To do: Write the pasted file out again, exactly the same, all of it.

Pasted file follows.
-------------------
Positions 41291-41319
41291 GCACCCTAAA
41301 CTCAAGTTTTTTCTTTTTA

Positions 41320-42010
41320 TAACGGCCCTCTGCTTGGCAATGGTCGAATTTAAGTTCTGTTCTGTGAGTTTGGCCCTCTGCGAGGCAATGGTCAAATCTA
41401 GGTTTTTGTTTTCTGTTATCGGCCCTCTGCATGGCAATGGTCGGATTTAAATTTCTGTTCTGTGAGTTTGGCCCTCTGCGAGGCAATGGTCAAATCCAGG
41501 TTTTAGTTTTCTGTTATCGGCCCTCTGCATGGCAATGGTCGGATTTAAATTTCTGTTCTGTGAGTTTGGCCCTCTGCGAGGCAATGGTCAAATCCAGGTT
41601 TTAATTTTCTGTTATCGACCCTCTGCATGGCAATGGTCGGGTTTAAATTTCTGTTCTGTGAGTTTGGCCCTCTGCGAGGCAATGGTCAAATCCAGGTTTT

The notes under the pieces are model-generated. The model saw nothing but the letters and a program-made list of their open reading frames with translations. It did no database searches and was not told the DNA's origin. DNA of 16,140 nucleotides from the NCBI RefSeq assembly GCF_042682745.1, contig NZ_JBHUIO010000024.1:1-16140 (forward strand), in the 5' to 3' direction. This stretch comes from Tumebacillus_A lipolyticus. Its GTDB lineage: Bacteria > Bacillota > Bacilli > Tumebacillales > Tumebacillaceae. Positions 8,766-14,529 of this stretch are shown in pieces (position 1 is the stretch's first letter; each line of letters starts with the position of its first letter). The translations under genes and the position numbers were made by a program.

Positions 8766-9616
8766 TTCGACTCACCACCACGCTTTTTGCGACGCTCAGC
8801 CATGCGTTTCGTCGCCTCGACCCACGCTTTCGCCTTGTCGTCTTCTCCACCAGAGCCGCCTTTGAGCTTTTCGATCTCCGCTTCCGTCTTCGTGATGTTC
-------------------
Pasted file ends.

Positions 41291-41319
41291 GCACCCTAAA
41301 CTCAAGTTTTTTCTTTTTA

Positions 41320-42010
41320 TAACGGCCCTCTGCTTGGCAATGGTCGAATTTAAGTTCTGTTCTGTGAGTTTGGCCCTCTGCGAGGCAATGGTCAAATCTA
41401 GGTTTTTGTTTTCTGTTATCGGCCCTCTGCATGGCAATGGTCGGATTTAAATTTCTGTTCTGTGAGTTTGGCCCTCTGCGAGGCAATGGTCAAATCCAGG
41501 TTTTAGTTTTCTGTTATCGGCCCTCTGCATGGCAATGGTCGGATTTAAATTTCTGTTCTGTGAGTTTGGCCCTCTGCGAGGCAATGGTCAAATCCAGGTT
41601 TTAATTTTCTGTTATCGACCCTCTGCATGGCAATGGTCGGGTTTAAATTTCTGTTCTGTGAGTTTGGCCCTCTGCGAGGCAATGGTCAAATCCAGGTTTT

The notes under the pieces are model-generated. The model saw nothing but the letters and a program-made list of their open reading frames with translations. It did no database searches and was not told the DNA's origin. DNA of 16,140 nucleotides from the NCBI RefSeq assembly GCF_042682745.1, contig NZ_JBHUIO010000024.1:1-16140 (forward strand), in the 5' to 3' direction. This stretch comes from Tumebacillus_A lipolyticus. Its GTDB lineage: Bacteria > Bacillota > Bacilli > Tumebacillales > Tumebacillaceae. Positions 8,766-14,529 of this stretch are shown in pieces (position 1 is the stretch's first letter; each line of letters starts with the position of its first letter). The translations under genes and the position numbers were made by a program.

Positions 8766-9616
8766 TTCGACTCACCACCACGCTTTTTGCGACGCTCAGC
8801 CATGCGTTTCGTCGCCTCGACCCACGCTTTCGCCTTGTCGTCTTCTCCACCAGAGCCGCCTTTGAGCTTTTCGATCTCCGCTTCCGTCTTCGTGATGTTC